C ran a dating website in America called ‘Plenty of Fish’, which was free to join. D, a British company, set up a pay-for-use dating website in UK called ‘Plenty More Fish’, and had this registered as trademark. C claimed that D was profiting from its goodwill. C claimed that:
1) its website was heavily visited by UK internet users, and that these people were C’s customers
2) even if the website users did not constitute customers, a mere ‘trade connection’ to UK suffices to give a business goodwill in the UK.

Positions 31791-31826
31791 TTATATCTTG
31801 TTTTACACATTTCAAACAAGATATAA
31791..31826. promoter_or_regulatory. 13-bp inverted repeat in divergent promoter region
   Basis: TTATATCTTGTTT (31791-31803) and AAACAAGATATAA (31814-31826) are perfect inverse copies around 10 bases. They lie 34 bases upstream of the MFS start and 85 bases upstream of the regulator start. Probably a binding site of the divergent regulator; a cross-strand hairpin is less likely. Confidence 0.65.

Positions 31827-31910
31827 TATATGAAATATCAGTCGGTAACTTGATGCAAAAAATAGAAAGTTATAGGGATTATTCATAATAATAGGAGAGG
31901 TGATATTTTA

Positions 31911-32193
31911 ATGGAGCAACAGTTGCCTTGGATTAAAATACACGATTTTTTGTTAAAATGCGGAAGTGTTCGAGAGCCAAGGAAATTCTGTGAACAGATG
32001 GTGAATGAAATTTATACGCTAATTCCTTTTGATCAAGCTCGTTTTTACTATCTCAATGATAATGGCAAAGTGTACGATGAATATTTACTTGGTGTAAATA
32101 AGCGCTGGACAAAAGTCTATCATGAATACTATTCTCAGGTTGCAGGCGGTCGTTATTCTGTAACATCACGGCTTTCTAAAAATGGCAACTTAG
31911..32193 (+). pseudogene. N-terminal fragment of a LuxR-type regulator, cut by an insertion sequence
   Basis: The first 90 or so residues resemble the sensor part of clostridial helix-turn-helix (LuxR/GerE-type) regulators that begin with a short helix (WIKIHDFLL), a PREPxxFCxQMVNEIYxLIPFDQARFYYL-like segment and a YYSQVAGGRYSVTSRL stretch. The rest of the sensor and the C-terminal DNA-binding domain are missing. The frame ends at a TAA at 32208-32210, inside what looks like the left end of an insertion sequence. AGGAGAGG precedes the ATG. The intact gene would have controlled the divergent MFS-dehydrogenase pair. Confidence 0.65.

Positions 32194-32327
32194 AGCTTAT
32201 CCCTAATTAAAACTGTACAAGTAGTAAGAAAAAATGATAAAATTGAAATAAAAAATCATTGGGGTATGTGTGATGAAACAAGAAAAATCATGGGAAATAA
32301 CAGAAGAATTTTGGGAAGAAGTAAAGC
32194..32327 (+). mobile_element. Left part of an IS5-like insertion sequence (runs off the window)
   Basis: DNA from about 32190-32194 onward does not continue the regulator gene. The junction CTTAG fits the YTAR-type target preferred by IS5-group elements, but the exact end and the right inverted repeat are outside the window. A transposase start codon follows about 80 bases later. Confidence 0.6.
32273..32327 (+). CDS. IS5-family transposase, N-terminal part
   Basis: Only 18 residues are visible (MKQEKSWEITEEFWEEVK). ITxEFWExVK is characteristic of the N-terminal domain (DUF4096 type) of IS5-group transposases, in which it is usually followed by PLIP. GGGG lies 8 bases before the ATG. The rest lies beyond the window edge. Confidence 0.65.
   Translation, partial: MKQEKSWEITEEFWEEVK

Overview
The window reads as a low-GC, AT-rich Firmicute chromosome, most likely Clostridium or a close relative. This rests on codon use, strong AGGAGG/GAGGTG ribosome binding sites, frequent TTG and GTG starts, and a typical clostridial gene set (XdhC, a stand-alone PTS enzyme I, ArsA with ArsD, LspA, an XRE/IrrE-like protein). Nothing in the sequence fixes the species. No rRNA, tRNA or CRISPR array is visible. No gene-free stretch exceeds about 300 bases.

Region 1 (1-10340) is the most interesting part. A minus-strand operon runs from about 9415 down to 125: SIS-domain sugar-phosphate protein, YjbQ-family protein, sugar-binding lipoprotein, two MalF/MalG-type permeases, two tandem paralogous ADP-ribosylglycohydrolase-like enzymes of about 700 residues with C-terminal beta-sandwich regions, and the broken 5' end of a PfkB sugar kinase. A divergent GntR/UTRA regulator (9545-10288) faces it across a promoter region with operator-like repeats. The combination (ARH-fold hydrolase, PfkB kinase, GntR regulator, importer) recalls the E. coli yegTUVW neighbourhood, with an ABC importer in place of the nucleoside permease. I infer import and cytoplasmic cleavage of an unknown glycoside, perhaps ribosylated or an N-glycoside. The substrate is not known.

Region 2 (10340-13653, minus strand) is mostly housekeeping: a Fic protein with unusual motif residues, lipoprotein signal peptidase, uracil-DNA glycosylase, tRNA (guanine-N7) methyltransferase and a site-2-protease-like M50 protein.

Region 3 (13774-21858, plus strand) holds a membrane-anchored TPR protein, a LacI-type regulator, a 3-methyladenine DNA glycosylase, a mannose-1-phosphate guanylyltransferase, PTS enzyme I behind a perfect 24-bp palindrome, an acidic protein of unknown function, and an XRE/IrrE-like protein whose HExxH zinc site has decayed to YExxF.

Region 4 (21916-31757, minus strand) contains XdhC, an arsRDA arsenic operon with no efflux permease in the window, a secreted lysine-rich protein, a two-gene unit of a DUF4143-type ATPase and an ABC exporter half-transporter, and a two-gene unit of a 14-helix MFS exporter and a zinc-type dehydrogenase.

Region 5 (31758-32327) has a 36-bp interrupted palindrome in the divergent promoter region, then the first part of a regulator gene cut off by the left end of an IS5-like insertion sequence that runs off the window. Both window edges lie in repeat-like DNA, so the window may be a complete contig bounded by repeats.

· Is possible for customer to be someone using a service for free.
· However mere act of visiting C’s website does not make someone a customer
· To be customer, person visiting website must actually become a member and sign up to use C’s services.
· A mere ‘trade connection’ to UK does not suffice
Ø i.e. this argument was not accepted in Pete Waterman Case.
· Thus fact that C’s reputation in UK earns him money(from adverts) does not suffice to show goodwill in absence of UK customers